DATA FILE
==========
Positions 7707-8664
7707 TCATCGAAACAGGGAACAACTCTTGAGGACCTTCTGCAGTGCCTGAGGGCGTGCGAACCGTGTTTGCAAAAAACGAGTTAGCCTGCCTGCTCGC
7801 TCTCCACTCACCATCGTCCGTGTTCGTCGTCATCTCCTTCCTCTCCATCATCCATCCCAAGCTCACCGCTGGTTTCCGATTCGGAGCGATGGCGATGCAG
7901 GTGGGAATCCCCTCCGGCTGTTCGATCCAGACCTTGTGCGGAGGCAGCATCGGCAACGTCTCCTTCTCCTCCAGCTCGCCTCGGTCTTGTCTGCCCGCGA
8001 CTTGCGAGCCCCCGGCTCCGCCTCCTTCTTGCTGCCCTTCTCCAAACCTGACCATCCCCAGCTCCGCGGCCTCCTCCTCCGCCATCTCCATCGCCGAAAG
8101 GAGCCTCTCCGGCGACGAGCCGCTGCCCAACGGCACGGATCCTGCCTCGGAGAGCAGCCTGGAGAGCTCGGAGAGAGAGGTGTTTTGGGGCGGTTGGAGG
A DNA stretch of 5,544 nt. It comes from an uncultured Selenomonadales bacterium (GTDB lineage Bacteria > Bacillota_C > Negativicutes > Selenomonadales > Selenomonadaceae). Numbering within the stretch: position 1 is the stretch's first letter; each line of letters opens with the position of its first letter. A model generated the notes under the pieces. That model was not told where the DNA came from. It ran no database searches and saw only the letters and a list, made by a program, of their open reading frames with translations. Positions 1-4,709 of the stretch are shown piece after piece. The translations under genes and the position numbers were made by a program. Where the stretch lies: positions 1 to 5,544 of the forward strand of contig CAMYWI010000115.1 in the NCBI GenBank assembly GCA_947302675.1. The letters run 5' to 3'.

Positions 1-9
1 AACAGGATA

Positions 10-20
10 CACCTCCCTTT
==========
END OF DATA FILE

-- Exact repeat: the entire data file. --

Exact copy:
Positions 7707-8664
7707 TCATCGAAACAGGGAACAACTCTTGAGGACCTTCTGCAGTGCCTGAGGGCGTGCGAACCGTGTTTGCAAAAAACGAGTTAGCCTGCCTGCTCGC
7801 TCTCCACTCACCATCGTCCGTGTTCGTCGTCATCTCCTTCCTCTCCATCATCCATCCCAAGCTCACCGCTGGTTTCCGATTCGGAGCGATGGCGATGCAG
7901 GTGGGAATCCCCTCCGGCTGTTCGATCCAGACCTTGTGCGGAGGCAGCATCGGCAACGTCTCCTTCTCCTCCAGCTCGCCTCGGTCTTGTCTGCCCGCGA
8001 CTTGCGAGCCCCCGGCTCCGCCTCCTTCTTGCTGCCCTTCTCCAAACCTGACCATCCCCAGCTCCGCGGCCTCCTCCTCCGCCATCTCCATCGCCGAAAG
8101 GAGCCTCTCCGGCGACGAGCCGCTGCCCAACGGCACGGATCCTGCCTCGGAGAGCAGCCTGGAGAGCTCGGAGAGAGAGGTGTTTTGGGGCGGTTGGAGG
A DNA stretch of 5,544 nt. It comes from an uncultured Selenomonadales bacterium (GTDB lineage Bacteria > Bacillota_C > Negativicutes > Selenomonadales > Selenomonadaceae). Numbering within the stretch: position 1 is the stretch's first letter; each line of letters opens with the position of its first letter. A model generated the notes under the pieces. That model was not told where the DNA came from. It ran no database searches and saw only the letters and a list, made by a program, of their open reading frames with translations. Positions 1-4,709 of the stretch are shown piece after piece. The translations under genes and the position numbers were made by a program. Where the stretch lies: positions 1 to 5,544 of the forward strand of contig CAMYWI010000115.1 in the NCBI GenBank assembly GCA_947302675.1. The letters run 5' to 3'.

Positions 1-9
1 AACAGGATA

Positions 10-20
10 CACCTCCCTTT